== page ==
It’s such a cliché to talk about time passing in the blink of an eye and how the years creep up on you and before you know it, you’re old. Yada yada. I’m getting bored just typing those trite phrases.
It feels a bit like a sucker punch to your gut to realize that- man, oh man- you really are getting old. Eric and I joke about it all the time- constantly telling one another that we’re not getting any younger. Sort of like if we just keep making light of it, somehow we’ll keep old age at bay.
While I know that’s not possible, seeing glaring evidence of your advancing age is hard to face. Nothing quite reminds you that you’re getting older like seeing someone you only remember as a small child now old enough to vote.
I experienced this recently when, after meaning to do so since its release, I finally picked up a copy of Hot & Hot Fish Club- A Celebration of Food, Family, and Traditions. I worked for Chris and Idie Hastings, the owners of Hot & Hot Fish Club, while in graduate school in Birmingham, AL. I started not too long after the restaurant opened; in fact, I think I was the very first hostess hired. Way back when female hosts were still called hostesses.
It’s been many years since I’ve seen Chris and Idie as I don’t get back to B’ham very often. Funny thing, though, when looking over the lovely pictures in the book, it didn’t appear that Chris and Idie had aged a bit. They both still look just as I remembered them.
But their sons… my jaw practically dropped when I saw pictures of them and realized they’re now grown up.
When I worked at H&H, Idie would occasionally bring the boys in to visit. I don’t remember exactly how old they were but I’d guess 2-3 and maybe 4 years, young enough to be carried around on Chris’s shoulders. I was astonished to see that they’re now as tall as he is.
Time marches on, doesn't it? Most days I don't mind but some days I just don't like it. Thankfully, my disgruntledness with this fact of life was easily abated. There's not much that can't be fixed by the warm comfort and rich satisfaction of bread pudding.
Strawberry Rhubarb Bread Puddingadapted from Hot & Hot Fish Club- A Celebration of Food, Family, and Traditions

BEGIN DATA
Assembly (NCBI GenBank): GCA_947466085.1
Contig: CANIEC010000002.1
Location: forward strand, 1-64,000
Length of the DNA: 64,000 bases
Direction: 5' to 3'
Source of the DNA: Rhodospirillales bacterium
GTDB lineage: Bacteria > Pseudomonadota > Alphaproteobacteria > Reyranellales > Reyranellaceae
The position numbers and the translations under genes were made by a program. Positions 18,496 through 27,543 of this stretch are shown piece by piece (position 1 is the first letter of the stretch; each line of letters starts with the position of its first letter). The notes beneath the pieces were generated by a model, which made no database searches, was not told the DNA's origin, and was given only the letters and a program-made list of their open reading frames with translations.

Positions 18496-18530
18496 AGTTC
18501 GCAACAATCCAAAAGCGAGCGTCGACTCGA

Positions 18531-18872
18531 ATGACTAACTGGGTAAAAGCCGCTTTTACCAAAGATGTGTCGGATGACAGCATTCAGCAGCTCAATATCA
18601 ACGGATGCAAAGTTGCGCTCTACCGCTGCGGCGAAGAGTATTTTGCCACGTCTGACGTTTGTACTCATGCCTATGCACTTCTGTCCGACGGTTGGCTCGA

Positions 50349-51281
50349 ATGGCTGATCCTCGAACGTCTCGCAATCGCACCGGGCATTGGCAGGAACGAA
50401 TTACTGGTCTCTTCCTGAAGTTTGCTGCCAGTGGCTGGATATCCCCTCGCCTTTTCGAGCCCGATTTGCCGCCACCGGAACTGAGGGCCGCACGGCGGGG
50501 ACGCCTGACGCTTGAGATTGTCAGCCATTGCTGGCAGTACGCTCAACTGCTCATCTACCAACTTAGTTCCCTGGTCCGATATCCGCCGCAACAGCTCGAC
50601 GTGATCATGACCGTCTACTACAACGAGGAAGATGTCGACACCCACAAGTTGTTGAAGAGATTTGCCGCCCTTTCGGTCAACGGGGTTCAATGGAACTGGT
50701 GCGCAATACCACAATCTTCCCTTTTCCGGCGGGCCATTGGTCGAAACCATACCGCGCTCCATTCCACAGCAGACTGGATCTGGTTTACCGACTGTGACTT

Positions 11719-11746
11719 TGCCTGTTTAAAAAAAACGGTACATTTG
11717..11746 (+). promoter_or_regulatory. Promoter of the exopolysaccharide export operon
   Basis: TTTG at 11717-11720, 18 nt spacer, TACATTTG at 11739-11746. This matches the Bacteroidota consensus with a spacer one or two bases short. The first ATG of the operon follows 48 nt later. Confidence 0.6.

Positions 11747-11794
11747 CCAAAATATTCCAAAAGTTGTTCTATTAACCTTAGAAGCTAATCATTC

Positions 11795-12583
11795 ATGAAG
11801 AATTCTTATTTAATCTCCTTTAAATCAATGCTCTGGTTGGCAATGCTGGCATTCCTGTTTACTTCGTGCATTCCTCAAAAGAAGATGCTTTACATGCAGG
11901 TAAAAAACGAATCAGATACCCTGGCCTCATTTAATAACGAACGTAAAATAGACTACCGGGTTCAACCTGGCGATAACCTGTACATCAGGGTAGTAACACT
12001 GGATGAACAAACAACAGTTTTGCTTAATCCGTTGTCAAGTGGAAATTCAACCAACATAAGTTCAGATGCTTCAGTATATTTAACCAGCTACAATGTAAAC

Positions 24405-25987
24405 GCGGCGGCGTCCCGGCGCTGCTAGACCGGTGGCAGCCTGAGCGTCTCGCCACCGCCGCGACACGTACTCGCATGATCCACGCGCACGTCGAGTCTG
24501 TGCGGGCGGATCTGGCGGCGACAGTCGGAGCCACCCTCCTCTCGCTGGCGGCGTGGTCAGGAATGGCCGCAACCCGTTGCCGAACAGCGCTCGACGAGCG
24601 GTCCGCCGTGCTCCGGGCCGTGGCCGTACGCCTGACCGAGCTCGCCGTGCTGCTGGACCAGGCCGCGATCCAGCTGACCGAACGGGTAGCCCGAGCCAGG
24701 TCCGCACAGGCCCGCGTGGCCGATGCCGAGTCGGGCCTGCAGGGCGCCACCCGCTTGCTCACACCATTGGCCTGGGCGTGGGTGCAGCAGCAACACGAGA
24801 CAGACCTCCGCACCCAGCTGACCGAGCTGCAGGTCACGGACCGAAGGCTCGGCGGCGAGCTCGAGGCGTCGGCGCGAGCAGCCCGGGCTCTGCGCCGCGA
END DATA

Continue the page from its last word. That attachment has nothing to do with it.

I adapted H&H’s raspberry, white chocolate bread pudding recipe to make a lighter (well, as light as bread pudding gets), spring fruit version by subbing half-n-half for heavy cream and leaving out the white chocolate. I’m happy to report the strawberries I planted ripened up and turned a lovely bright red. While they were sweet and juicy, they weren’t particularly plentiful. I used the few that grew in this pudding but I had to supplement them with berries bought at the market. And I’m still on the hunt for that elusive, locally grown rhubarb I keep hearing about. It wasn’t at the market the weekend I planned to bake so I used Washington State, hot house grown rhubarb.
2 c heavy cream or half-n-half
1/2 c plus 3 T granulated sugar, divided
1/2 vanilla bean, split and scraped, pod reserved
3 large eggs, lightly beaten
1/2 (16 ounce) fresh French baguette, cut into 1/2” squares
8 ounces fresh strawberries, sliced
8 ounces fresh rhubarb, sliced
1 T unsalted butter, room temp
1 c fresh whipped cream for topping
1. Combine the cream or half-n-half and 1/2 cup of sugar in a saucepan and place over medium heat. Add scraped vanilla beans and pod to cream mixture and bring to a simmer, then remove from heat and set aside. Allow to cool until warm to the touch.
2. Whisk the lightly beaten eggs into the warm cream mixture. Set aside to fully cool. Add the bread cubes and approximately three-fourths of the chopped fresh fruit to a large mixing bowl and pour in the custard mixture. Stir to mix. Press a piece of saran wrap directly on top of the pudding mixture and then use another small bowl nested in the mixing bowl to weight down the bread cubes so that they full soak in the custard. Allow to stand at room temperature for 1 hour.
3. Preheat the oven to 350˚ Fahrenheit. Grease an 8 x 8” baking dish with butter and sprinkle in the remaining 3 tablespoons of sugar, turning on all sides to ensure that the dish is evenly coated. Spoon the pudding mixture into the dish and pour any remaining custard over the top. Top the pudding with the remaining one-fourth of the fresh fruit. Cover the dish with aluminum foil and set inside a larger baking pan or dish filled with enough water to come halfway up the sides of the pudding dish. Bake for 25 minutes. Take the pudding from the oven and remove the foil cover.
4. Increase the oven temperature to 375˚ Fahrenheit and return the pudding to the oven, and bake for another 35 to 40 minutes until the top is golden brown. Remove from the water bath and set aside on a rack to cool slightly. Carefully remove the water-filled baking dish from the oven, discard the water, and set the dish aside to cool.
5. Cut the cooled bread pudding into equal squares and serve warm, topped with 1 to 2 tablespoons of freshly whipped cream.